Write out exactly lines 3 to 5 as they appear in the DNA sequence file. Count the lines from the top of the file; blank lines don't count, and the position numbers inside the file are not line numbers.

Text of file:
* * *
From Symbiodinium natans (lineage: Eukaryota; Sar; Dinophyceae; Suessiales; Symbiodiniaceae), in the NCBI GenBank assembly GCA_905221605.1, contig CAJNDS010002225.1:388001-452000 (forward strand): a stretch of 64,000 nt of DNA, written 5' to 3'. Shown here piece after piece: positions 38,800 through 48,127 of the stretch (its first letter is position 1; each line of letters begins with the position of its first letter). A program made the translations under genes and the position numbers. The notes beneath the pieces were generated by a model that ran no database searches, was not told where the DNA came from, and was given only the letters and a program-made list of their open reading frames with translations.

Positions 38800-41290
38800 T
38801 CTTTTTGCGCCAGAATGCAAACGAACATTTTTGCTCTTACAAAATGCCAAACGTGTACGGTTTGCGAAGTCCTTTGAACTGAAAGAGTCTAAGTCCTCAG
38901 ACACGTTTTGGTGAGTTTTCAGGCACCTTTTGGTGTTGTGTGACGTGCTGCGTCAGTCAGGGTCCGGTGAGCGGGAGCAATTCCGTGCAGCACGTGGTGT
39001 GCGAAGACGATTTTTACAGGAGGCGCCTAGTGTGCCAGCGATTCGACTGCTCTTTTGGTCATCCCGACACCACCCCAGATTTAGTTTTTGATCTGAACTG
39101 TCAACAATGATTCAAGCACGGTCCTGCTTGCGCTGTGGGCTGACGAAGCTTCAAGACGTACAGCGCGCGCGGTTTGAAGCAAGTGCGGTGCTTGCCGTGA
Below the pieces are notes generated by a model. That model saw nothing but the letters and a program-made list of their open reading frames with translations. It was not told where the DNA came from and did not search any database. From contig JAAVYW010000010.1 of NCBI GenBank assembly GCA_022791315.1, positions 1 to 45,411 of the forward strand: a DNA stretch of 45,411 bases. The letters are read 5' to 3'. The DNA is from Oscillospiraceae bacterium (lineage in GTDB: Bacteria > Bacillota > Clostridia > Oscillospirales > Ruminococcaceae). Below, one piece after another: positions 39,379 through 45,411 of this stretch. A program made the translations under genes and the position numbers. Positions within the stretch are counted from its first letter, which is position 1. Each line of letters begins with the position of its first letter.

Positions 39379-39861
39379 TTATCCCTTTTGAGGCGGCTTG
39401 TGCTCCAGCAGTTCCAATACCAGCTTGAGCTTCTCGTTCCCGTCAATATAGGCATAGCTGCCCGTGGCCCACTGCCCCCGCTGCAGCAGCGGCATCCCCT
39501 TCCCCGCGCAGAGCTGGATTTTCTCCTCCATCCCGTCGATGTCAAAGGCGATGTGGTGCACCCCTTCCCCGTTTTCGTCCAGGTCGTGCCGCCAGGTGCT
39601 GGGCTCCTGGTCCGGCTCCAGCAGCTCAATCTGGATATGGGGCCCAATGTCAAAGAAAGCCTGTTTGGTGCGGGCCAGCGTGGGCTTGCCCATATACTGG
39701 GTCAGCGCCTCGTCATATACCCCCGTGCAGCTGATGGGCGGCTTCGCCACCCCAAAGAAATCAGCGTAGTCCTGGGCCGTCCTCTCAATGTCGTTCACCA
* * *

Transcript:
38800 T
38801 CTTTTTGCGCCAGAATGCAAACGAACATTTTTGCTCTTACAAAATGCCAAACGTGTACGGTTTGCGAAGTCCTTTGAACTGAAAGAGTCTAAGTCCTCAG
38901 ACACGTTTTGGTGAGTTTTCAGGCACCTTTTGGTGTTGTGTGACGTGCTGCGTCAGTCAGGGTCCGGTGAGCGGGAGCAATTCCGTGCAGCACGTGGTGT